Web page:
Monday, February 28, 2011

More on dating

 John C Wright writes a post about this dating/marriage crisis.
Traditionally, the price women and their fathers demanded was high indeed: “I will couple with you only if you love me, and agree and vow to cleave to me, forsaking all others. And if the coupling produces a child (which is the natural outcome of sex), you will devote your entire life to producing and protecting a home wherein to raise that child, and it must be a loving home.” Such a thing ordinary prudence would demand, even leaving the morality of it to one side. But the price she asks is high. In return for one moment of ejaculation, our Lothario must vow lifelong love and fidelity?

But suppose nine out of ten of the other women in society, equally as nubile, fertile, young and filled with gaiety and loveliness lower their asking price. Suppose the sweet young nymphs say to him, “I will couple with you merely on the off-chance that one day you might come to love me. And if the coupling produces a child, like Medea I will butcher him, and you do not even need to drive me to the abortion clinic. You may have all the pleasure of the sexual congress, I will bear all the costs and pain of any unpleasant outcomes entirely alone. Modern women are enlightened! We want to be alone and unloved and treated like meat sacks to service the degrading pleasure of the lowest form of masculine life. I will buy the condoms.”
 He makes the obvious point the secular world misses. That promiscuity has confused dating. Marriage is no longer the goal. At least it isn't all the time. People want to arrive at a solid marriage but they have changed the method of getting there from one that is likely to work to one that has almost no chance of working. The truly amazing part is they can sit back and analyze dating and marriage and completely miss this. Casual sex is so ingrained in people's thinking that they can't imagine anything else. Part of it is that even considering the question means re-examining choices that are indefensible. When people have no moral framework they make really bad decisions around sex and even thinking about them can be quite painful.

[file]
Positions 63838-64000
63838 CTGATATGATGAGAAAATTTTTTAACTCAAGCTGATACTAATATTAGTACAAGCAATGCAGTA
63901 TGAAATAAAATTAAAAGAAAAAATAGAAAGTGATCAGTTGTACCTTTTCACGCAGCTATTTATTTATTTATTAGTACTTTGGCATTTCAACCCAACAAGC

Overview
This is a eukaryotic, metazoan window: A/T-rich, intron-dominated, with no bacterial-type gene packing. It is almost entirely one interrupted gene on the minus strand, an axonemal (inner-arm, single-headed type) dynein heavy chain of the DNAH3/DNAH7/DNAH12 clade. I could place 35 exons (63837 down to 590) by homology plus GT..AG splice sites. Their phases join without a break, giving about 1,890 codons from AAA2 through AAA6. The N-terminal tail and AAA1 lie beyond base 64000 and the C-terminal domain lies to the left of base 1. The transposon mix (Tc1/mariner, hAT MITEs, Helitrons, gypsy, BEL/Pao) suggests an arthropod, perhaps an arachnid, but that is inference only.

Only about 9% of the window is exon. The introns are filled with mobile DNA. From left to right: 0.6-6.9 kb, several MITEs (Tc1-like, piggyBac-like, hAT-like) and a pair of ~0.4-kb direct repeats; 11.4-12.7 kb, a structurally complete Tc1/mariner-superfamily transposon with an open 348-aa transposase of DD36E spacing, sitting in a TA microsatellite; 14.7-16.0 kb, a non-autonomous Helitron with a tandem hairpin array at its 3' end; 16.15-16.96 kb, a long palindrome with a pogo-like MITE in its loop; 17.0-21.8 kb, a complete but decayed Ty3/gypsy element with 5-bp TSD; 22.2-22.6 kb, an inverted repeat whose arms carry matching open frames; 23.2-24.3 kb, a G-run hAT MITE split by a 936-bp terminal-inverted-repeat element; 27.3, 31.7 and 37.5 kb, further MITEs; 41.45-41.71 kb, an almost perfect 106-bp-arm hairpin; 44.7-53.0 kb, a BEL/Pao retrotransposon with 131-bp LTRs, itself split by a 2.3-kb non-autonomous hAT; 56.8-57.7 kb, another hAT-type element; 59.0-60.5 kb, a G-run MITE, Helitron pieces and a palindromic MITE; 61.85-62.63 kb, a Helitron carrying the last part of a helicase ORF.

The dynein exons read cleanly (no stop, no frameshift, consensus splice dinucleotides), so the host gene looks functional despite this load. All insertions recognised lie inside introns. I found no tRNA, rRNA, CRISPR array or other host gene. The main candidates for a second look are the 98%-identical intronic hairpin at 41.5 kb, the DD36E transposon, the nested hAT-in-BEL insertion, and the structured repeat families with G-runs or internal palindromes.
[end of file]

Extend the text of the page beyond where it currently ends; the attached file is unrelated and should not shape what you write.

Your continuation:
But I do think the point Wright makes is a little too strong. He describes two groups of women. He could describe two groups of men as well but he is a man so we view it from his perspective. There is a moral group and an amoral group. I don't want to call them immoral because they are not violating their morals.  The simply lack certain moral principles around premarital sex. But he implies the moral group has disappeared today and the amoral group did not exist in some unspecified time where dating was working. I don't think that is the case. There are communities of moral women today. There were always communities of amoral women in the past. In the past amoral women were referred to as sluts or whores and most men would not want to be seen with them. Sure there was a lack of charity towards such people but there was also an understanding that those women were out of bounds. As attractive as the idea of easy sex is, men would avoid these women and pursue relationships with more respectable ladies.

Even today that choice is available to men. The numbers have changed. The amoral culture is the majority now and the moral culture is the minority. Still it is possible to find like minded singles and pursue pure relationships. But it does not happen as often as it should. If it did the pure subculture would grow and become dominate just by producing strong marriages. It is not happening. Why not?

The short answer is contraception. Men and women who want to wait with sex often don't choose to wait until marriage. They might start with that thought but then they question it. Why marriage? If you are headed for marriage is that not enough? When marriage meant children the answer was obvious. Just because you are going to be ready to have children does not mean you should start now. If you are actually ready now then get married now.

But with the assumption of contraception the question becomes harder. Sex is about pleasure and need not involve even the possibility of children. There is the fact that marriage is a sacrament. Priests cannot say mass when they are headed for ordination. They need to be actually ordained. So too you need to be actually married to engage in the marital act. But sacramental spirituality is not that strong in many protestant churches. So there really isn't a very strong protestant answer to why you should wait for marriage. You add to that the teaching that there is no mortal sin. If salvation is purely a matter of faith and moral failings cannot cost you your soul then why be so rigorous about premarital sex?

The trouble is that fuzzy principles lack power. Marriage is objective. Once it is watered down to engaged it can be watered down further to "talking about marriage" and then still further to "really in love". There is no principled distinction in action and there is no real difference in results. People who start out with the plan to wait for marriage often don't succeed and end up with just as high a divorce rate. Not because waiting for marriage is impossible. But it needs to be accompanied by a coherent morality. Otherwise it becomes too easy to fudge. 

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